LAND DISPOSSESSION AND JURIDICAL LAND DISPUTES OF INDIGENOUS PEOPLES IN NORTHERN MEXICO: A STRUCTURAL DOMINATION APPROACH

Almanza Alcalde, Horacio (2013) LAND DISPOSSESSION AND JURIDICAL LAND DISPUTES OF INDIGENOUS PEOPLES IN NORTHERN MEXICO: A STRUCTURAL DOMINATION APPROACH. Doctoral thesis, University of East Anglia.

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Abstract

ABSTRACT
This thesis looks at land disputes and the dispossession of Rarámuri communities in
northern Mexico by examining the way dominant groups shape the structural
conditions for land appropriation and its perpetuation over time. This is pursued by
exploring the link between the Rarámuri communities’ decision-making power and
their potential to resists land dispossession.
The research contributes to a better understanding of the wide variety of
dominant actors’ tactics behind juridical dispossession of indigenous landholders
with ancestral ties to the land. Archive research and interviews regarding Rarámuri
communities’ agrarian and juridical disputes over the 20th century provided
empirical evidence to interpret dominant actors’ discourses and practices. These
obscure indigenous communities’ land claims, while legitimating, normalising and
allowing development-led land appropriation through the use of notions of progress,
rule of law and political representation.
While the lowest levels of Human Development in indigenous regions in
northern Mexico have been found in the Tarahumara mountain range, development
discourses and practices tend to neglect historical, relational and political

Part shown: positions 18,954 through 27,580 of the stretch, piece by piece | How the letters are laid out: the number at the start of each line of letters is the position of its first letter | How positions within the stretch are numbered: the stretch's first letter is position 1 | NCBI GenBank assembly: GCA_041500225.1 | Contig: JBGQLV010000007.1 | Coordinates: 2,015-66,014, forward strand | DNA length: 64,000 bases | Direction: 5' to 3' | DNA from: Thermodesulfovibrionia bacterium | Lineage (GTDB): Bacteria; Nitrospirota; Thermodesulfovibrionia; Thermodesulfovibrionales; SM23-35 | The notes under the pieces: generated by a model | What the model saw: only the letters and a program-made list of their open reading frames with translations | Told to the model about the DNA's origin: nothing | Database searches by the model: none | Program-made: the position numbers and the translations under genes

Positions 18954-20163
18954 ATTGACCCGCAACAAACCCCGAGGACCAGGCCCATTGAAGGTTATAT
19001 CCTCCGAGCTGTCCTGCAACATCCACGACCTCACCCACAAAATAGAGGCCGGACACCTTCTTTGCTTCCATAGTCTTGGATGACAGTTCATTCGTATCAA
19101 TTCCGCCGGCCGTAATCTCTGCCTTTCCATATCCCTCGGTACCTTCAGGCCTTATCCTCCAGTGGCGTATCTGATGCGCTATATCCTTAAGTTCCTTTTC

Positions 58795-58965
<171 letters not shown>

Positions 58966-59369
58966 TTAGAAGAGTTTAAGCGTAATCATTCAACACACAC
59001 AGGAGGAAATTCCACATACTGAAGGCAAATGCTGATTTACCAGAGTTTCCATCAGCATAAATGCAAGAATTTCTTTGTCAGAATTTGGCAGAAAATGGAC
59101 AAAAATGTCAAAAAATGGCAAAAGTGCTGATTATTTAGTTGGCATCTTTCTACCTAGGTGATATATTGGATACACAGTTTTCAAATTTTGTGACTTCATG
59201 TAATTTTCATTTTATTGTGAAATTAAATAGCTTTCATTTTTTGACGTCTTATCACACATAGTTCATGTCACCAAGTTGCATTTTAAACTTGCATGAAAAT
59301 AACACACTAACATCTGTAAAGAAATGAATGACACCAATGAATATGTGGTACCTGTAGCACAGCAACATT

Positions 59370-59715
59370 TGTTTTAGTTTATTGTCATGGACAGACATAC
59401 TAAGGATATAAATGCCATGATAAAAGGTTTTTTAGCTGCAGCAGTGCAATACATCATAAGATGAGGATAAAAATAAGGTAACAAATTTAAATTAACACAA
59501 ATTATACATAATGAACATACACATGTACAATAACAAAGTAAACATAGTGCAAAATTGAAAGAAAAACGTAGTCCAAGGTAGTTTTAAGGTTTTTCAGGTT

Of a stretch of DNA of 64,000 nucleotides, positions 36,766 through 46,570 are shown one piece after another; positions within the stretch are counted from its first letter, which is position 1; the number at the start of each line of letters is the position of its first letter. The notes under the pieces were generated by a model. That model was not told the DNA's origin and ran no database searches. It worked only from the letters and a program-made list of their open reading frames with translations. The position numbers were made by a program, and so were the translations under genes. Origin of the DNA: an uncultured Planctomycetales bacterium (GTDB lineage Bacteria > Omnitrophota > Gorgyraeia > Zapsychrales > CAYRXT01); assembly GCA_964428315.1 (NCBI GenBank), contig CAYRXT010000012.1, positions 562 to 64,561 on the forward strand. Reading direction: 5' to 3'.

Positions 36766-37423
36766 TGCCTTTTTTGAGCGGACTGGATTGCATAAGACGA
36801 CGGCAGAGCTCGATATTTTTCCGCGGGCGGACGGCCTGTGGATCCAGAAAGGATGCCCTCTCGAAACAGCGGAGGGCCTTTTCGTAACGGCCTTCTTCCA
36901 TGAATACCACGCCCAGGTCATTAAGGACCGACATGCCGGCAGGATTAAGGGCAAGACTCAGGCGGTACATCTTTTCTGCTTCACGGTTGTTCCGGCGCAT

perspectives of development-induced land displacement, thus, invisibilising
structural inequalities and perpetuating land dispossession.
The structural domination approach aims at the identification of the main
structural conditions that indirectly constrain the Rarámuri’s efforts to protect their
property or landholding rights from local and external elites engaged in
development initiatives. Group dominance and subordination is thus highly
influenced by groups’ constructed attributes and, therefore, by the position different
groups occupy in the social structure.
Archive research and interviews concerning Rarámuri communities’
agrarian and juridical disputes over the course of the 20th century revealed
domination mechanisms for land dispossession. The thesis argues that these tactics
undermine the Rarámuri’s decision-making power and, consequently, their
potential to resist unwanted development interventions. I conclude that, in contrast
to brokerage, self-determining practices have been shown to be more effective for
securing and defending indigenous land.

Item Type: Thesis (Doctoral)
Faculty \ School: Faculty of Social Sciences > School of International Development
Depositing User: Mia Reeves
Date Deposited: 11 Mar 2014 10:17
Last Modified: 11 Mar 2014 10:17
URI: https://ueaeprints.uea.ac.uk/id/eprint/48039
DOI:

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